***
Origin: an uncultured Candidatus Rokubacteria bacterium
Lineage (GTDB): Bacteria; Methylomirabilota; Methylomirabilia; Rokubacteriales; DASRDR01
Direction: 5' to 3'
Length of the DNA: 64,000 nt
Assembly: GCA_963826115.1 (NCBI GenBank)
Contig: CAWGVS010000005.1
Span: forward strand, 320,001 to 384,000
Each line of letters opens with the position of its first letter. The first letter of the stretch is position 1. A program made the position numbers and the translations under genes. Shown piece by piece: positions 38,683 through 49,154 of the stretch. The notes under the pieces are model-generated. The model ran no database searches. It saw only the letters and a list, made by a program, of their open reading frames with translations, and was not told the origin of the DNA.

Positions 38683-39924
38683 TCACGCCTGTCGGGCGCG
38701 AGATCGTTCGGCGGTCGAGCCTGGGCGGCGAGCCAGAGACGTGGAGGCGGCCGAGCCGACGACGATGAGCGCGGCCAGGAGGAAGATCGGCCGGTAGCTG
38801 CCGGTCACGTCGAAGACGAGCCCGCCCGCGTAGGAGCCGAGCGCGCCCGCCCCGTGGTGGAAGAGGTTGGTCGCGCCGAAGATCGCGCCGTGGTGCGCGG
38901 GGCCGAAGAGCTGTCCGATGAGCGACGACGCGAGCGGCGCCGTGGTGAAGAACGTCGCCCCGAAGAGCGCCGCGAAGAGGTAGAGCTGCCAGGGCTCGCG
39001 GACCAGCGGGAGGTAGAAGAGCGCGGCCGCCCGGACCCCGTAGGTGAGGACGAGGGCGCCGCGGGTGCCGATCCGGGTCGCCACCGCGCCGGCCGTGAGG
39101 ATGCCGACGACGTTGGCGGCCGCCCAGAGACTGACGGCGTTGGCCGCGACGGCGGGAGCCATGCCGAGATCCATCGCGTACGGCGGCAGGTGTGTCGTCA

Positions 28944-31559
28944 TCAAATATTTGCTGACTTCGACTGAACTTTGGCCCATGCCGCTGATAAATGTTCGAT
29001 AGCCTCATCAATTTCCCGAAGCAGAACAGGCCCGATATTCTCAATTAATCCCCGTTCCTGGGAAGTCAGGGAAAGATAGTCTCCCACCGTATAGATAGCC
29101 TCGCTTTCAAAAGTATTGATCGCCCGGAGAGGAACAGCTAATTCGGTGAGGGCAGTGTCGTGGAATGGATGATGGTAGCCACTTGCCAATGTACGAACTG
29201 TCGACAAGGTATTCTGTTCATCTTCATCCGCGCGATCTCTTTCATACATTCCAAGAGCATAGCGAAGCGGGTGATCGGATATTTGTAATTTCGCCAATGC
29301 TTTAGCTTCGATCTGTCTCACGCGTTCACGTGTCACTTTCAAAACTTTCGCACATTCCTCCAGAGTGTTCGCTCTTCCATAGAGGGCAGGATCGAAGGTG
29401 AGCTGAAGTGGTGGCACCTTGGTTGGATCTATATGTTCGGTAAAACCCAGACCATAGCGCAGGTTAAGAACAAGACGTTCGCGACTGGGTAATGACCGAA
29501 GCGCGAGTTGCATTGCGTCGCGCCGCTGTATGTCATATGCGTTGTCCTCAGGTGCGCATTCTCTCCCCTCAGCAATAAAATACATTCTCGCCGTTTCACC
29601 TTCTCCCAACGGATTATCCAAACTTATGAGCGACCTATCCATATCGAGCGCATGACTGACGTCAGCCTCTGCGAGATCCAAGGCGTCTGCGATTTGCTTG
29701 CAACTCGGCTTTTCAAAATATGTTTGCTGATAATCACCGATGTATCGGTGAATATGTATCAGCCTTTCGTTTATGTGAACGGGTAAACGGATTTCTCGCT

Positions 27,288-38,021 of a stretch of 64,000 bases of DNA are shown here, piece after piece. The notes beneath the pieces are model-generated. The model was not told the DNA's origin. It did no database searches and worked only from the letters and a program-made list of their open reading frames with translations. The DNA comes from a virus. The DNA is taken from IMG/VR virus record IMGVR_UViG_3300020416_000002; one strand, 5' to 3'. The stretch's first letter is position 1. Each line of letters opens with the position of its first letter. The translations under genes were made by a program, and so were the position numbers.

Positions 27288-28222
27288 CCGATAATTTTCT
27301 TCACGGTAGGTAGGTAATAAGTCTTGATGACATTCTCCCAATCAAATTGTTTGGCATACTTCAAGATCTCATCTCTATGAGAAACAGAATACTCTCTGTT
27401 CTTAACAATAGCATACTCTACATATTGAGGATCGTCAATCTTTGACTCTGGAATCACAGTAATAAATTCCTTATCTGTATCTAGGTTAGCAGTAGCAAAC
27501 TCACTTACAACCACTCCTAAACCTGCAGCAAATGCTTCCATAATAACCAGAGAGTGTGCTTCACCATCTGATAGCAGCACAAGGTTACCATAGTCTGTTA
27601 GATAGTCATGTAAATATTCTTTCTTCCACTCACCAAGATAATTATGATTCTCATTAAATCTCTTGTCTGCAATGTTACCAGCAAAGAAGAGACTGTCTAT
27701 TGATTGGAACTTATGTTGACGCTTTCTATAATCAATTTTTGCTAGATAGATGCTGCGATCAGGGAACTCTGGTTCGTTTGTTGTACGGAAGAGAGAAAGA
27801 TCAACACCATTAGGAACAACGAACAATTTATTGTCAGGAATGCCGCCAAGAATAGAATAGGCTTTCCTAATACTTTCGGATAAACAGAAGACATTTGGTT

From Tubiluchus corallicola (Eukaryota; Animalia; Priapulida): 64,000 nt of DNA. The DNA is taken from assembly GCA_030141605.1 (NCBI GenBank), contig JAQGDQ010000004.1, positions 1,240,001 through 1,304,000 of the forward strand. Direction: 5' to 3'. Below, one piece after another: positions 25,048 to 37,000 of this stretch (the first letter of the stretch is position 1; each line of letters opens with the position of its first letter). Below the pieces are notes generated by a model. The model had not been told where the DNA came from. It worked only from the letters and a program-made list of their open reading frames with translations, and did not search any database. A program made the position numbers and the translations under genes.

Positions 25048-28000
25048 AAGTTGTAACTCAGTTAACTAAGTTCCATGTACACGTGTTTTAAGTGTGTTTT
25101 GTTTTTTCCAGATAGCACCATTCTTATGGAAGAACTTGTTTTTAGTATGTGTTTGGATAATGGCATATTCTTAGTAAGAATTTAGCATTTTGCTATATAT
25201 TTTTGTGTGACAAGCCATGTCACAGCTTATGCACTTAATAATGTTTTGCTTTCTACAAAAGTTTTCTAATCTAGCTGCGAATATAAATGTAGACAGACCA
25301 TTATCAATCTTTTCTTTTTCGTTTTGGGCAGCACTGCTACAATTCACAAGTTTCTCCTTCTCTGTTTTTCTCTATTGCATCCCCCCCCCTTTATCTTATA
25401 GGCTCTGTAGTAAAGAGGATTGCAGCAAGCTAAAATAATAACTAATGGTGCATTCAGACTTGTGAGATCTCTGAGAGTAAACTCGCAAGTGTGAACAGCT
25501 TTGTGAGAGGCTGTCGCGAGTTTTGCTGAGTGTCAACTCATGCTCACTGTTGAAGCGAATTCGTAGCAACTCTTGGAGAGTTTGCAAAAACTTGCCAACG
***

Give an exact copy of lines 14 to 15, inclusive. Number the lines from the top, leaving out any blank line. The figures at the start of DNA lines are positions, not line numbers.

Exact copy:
39001 GACCAGCGGGAGGTAGAAGAGCGCGGCCGCCCGGACCCCGTAGGTGAGGACGAGGGCGCCGCGGGTGCCGATCCGGGTCGCCACCGCGCCGGCCGTGAGG
39101 ATGCCGACGACGTTGGCGGCCGCCCAGAGACTGACGGCGTTGGCCGCGACGGCGGGAGCCATGCCGAGATCCATCGCGTACGGCGGCAGGTGTGTCGTCA